However, Powell spent some time in Tanzania, and he learned that this is not the meaning Tanzanians pull from the story. For them, the main point of the story is that people who’ve been robbed, beaten and left for dead can’t afford the luxury of prejudice. They should accept help from whoever offers it. God can work through anyone, including those we might regard as heretics. So, for us, the answer to the question “Who is my neighbor?” is, my neighbor is “anyone who needs my help.” For a Tanzanian, the answer is “anyone who helps me.” For the Tanzanian, the Good Samaritan is not just a moral story about how we need to help those less fortunate. It’s about empathizing with the marginalized and the powerless. This difference in meanings across cultures is an example of polyvalence.
It seems to me that Jesus’ teaching on divorce in the first part of today’s gospel is a text rich with polyvalence.
- Think about what this text means to Kim Davis.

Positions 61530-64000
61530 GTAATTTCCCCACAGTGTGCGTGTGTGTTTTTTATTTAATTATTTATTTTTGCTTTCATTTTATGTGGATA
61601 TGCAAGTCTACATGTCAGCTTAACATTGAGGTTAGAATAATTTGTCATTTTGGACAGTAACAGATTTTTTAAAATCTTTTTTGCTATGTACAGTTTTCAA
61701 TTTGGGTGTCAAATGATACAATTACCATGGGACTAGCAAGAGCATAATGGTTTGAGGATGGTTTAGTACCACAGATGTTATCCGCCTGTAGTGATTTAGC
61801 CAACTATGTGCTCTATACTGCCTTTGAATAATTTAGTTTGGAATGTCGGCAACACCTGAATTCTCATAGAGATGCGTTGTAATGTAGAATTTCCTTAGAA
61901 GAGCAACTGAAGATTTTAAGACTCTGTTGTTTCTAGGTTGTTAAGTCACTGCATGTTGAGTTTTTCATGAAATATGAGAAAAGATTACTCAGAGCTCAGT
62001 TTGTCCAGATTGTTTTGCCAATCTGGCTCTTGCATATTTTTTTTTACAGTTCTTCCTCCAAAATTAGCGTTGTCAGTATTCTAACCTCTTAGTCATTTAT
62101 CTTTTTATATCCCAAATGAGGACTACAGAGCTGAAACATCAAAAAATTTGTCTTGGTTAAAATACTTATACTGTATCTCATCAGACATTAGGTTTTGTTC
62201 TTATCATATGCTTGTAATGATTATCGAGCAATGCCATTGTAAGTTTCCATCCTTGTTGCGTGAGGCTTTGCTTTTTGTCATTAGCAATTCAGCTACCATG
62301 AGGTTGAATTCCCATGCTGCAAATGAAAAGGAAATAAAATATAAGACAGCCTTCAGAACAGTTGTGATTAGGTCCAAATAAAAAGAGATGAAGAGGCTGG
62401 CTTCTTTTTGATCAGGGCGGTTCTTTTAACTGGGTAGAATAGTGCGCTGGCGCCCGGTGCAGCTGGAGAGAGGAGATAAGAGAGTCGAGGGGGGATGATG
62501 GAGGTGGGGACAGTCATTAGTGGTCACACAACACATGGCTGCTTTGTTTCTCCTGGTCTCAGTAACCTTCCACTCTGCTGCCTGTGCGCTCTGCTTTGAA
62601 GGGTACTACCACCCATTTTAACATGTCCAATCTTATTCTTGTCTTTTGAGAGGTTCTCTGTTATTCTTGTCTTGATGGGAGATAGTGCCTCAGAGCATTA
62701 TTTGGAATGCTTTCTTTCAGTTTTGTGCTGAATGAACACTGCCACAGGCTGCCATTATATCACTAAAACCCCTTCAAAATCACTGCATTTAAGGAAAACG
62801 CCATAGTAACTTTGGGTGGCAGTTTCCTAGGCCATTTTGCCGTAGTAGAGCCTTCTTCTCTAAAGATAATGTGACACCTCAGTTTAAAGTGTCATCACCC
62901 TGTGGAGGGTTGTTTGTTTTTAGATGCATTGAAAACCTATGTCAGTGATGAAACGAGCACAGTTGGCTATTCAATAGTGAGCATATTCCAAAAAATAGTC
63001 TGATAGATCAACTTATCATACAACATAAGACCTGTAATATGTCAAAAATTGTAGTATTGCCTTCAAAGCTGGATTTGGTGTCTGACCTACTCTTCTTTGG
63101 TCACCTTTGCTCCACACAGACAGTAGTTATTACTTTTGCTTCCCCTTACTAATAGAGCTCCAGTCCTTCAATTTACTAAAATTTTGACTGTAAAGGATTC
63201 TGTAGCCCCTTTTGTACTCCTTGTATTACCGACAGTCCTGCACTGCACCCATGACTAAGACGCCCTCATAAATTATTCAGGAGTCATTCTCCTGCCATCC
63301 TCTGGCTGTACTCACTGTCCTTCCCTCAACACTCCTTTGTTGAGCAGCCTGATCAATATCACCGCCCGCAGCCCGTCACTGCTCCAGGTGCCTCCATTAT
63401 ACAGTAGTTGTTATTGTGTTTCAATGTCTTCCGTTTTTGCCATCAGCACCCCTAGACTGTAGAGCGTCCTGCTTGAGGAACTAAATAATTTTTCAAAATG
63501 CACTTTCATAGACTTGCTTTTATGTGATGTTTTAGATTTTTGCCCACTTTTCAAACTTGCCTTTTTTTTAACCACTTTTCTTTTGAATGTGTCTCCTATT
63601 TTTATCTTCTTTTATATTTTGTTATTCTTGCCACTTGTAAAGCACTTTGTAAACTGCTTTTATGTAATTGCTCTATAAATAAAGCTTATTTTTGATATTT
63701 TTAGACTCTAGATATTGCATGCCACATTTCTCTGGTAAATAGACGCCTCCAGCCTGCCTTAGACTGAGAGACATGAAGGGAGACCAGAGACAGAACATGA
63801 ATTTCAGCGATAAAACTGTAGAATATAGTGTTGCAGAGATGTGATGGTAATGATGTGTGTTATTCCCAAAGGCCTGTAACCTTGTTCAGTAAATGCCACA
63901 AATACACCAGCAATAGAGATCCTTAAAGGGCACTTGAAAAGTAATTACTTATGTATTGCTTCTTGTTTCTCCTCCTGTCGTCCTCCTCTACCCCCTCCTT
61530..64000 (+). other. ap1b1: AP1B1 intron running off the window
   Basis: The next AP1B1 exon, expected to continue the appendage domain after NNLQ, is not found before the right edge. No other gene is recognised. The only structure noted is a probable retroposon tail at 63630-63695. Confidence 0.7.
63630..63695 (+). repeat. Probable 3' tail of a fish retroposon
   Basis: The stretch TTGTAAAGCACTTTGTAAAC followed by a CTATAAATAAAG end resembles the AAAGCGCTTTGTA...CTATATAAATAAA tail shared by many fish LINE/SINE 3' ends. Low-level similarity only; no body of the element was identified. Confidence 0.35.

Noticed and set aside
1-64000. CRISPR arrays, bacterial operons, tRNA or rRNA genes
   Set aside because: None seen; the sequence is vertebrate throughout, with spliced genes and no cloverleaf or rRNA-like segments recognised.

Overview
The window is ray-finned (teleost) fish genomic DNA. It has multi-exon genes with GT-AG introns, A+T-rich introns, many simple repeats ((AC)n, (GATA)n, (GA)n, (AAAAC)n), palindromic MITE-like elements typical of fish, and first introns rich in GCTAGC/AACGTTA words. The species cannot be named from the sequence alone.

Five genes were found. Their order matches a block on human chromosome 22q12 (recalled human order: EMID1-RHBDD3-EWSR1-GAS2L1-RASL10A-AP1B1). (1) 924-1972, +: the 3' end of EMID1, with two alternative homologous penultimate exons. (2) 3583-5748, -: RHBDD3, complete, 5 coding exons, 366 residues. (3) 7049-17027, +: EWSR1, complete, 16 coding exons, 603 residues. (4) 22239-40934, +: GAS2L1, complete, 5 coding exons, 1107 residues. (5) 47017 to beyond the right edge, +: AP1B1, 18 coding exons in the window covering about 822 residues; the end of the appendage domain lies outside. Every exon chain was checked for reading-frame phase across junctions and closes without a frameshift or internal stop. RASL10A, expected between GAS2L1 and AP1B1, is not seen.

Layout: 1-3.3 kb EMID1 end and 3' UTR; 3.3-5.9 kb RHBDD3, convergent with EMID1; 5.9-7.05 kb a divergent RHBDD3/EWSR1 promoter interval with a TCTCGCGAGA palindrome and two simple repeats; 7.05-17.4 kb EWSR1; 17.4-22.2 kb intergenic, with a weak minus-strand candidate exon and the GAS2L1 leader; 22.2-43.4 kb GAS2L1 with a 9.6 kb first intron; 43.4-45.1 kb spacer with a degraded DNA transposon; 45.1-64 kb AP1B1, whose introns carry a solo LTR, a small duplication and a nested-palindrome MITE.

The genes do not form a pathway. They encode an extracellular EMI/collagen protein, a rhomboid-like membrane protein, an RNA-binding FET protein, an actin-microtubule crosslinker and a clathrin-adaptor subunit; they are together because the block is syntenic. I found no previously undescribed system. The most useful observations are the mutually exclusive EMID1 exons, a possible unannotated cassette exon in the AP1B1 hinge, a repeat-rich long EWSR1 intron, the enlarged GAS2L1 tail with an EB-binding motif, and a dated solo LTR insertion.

- Think about what this text means to those of us who have never been married.
- Think about what this text means to those of us who are married to someone of the same gender.
- Think about what this text means to those of us who have been married to the same person forever.
- Think about what this text means to those of us who are divorced or separated.
- Think about what this text means to those of us who have been married, divorced, and are now married to someone else.
- Think about what this text means to those of us who have been married, divorced, married, divorced, married, divorced, married… Oh wait, we’re back to Kim Davis, aren’t we?